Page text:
Develop an awareness of (corporate or national) cultural differences between supplier and customer, to avoid these becoming an issue. Personal contact remains a crucial part of the process.

Prepare for competition

Developing an understanding of the customer’s requirements and what the decisive factors are, before getting involved in a formal procurement process.

Get it right first time

Second chances may not be given, so when issues arise, deal with them effectively. Set the right level of expectation and do not over promise or exaggerate your capability.


Be reactive to this. It can be an important part of the tender process and it is crucial to provide the all the required information.

Financial capacity

Tenders will require information on the company’s health and viability, turnover and profit, risk and insurance coverage. This will evidence how your business can support a long-term relationship.

Quality and security at work

This needs to be appropriate to the service being provided but may include ISO 9001, 14001, 26000 and Health, Safety, Security, Environment (HSSE) certifications. A supplier not providing appropriate policies covering HSSE is unlikely to be considered.

Experience and capability

You may need to supply customer references, details of technical capacity and experience in the energy sector. Case studies of your products and services to demonstrate capability and to highlight company competencies; commercial and technical advantage; production capability; specific experience in the areas needed; and competitive edge can help.

Understanding the need

Analyse what is expected from the customer and demonstrate you understand the requirements in your response.

Human resources and delivery timescales

Make sure that you have sufficient and skilled human resources and can prove that you can deliver within the timescale.

Flexibility in case of failure or mistake

Are you able to intervene at different stages of the products and services you provide and be able to modify them if needed?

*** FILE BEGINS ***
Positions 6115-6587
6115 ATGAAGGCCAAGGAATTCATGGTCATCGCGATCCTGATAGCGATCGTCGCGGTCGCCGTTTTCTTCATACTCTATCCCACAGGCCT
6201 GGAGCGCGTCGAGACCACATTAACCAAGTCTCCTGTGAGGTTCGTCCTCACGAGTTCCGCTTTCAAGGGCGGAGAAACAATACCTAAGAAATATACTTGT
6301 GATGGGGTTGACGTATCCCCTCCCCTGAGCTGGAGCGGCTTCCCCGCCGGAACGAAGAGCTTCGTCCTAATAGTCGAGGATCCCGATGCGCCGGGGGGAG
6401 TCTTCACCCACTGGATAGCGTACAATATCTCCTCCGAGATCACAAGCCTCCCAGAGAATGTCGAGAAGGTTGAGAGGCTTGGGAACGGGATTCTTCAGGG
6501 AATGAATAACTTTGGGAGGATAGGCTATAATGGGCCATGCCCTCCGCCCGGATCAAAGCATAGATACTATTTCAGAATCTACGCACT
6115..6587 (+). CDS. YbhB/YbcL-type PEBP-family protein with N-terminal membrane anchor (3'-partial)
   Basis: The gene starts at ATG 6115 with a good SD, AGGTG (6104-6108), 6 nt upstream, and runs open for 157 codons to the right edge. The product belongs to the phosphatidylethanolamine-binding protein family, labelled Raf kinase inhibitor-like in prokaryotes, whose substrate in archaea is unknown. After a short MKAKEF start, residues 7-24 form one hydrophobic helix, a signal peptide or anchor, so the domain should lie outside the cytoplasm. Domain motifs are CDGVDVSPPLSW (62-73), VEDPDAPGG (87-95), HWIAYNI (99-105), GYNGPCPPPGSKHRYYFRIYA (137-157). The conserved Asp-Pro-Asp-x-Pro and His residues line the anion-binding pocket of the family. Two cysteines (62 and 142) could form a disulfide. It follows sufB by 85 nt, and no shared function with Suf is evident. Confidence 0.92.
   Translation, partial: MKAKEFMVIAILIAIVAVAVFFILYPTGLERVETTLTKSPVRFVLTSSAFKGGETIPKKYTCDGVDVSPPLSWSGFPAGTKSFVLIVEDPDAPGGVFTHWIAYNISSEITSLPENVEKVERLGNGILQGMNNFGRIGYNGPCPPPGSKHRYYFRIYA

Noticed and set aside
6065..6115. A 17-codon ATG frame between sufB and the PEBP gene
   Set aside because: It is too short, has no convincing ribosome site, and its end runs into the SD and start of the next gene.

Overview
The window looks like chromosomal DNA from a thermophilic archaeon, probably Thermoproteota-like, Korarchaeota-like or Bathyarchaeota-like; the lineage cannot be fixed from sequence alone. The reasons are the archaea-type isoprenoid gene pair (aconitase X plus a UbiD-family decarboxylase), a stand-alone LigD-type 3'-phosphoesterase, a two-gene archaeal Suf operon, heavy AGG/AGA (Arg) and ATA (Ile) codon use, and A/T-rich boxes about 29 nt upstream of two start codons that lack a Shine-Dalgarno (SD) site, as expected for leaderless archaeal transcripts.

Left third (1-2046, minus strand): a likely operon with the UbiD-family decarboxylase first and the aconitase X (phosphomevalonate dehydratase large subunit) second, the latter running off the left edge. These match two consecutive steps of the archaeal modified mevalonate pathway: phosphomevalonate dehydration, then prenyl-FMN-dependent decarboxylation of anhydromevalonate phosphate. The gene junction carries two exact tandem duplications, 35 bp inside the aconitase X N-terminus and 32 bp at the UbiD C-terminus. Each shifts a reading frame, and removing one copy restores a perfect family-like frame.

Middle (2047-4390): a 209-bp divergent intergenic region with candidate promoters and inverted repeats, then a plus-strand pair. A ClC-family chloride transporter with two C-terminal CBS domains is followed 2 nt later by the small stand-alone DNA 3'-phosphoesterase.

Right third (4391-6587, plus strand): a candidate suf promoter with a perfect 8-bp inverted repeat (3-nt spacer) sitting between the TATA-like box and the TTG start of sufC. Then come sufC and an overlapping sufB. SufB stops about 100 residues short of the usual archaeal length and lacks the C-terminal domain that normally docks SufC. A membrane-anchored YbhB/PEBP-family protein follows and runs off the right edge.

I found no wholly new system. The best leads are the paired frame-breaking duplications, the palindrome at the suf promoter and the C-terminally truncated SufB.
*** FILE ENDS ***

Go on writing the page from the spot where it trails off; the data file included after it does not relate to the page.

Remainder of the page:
Overall price, price breakdown and calculation

Is the price you propose competitive? Be able to explain and show clearly how you calculated the price. Remember the price is binding.

Customer’ terms and conditions

Read carefully any terms and conditions to avoid surprises.

Get the basics right

Provide your tender document on time and complete with any required supporting documentation and evidence.

Take a positive view
  • Bidding is a necessary process for the client to select the most qualified and suitable supplier whilst providing best value for money
  • Pitching for work against the opposition allows you to showcase why you are the best choice
  • The client may accept another bid may well come back to you on another occasion
  • Analyse bid results, learn from the experience and constantly refresh and tailor your answers for every new client
Avoid being negative
  • Bidding is a waste of time as the client has already made their mind up who they want for the job
  • The client knows we are the best so why don't they just appoint us?
  • The client knows we are local so why don't they just appoint us?
  • Clients always take lowest price despite the quality score
  • We don't have time for this as we have actual work to do
  • It is all the same answers as before, just cut and paste our last bid

5. Buyer/Supplier Portals

Local supply chain opportunities arising e in connection with individual projects are often tendered for locally. However, companies may also choose to look more widely for their suppliers and use framework systems. For example, DONG Energy Wind Power has chosen to introduce a global qualification framework in cooperation with Achilles who operate a buyer/supplier portal for a number of different sectors including utilities. Further details of how to become a supplier to DONG Energy and the qualification process are available on the company's - click here

For further information about Achiles and to see the range of different utility companies who use the portal - click here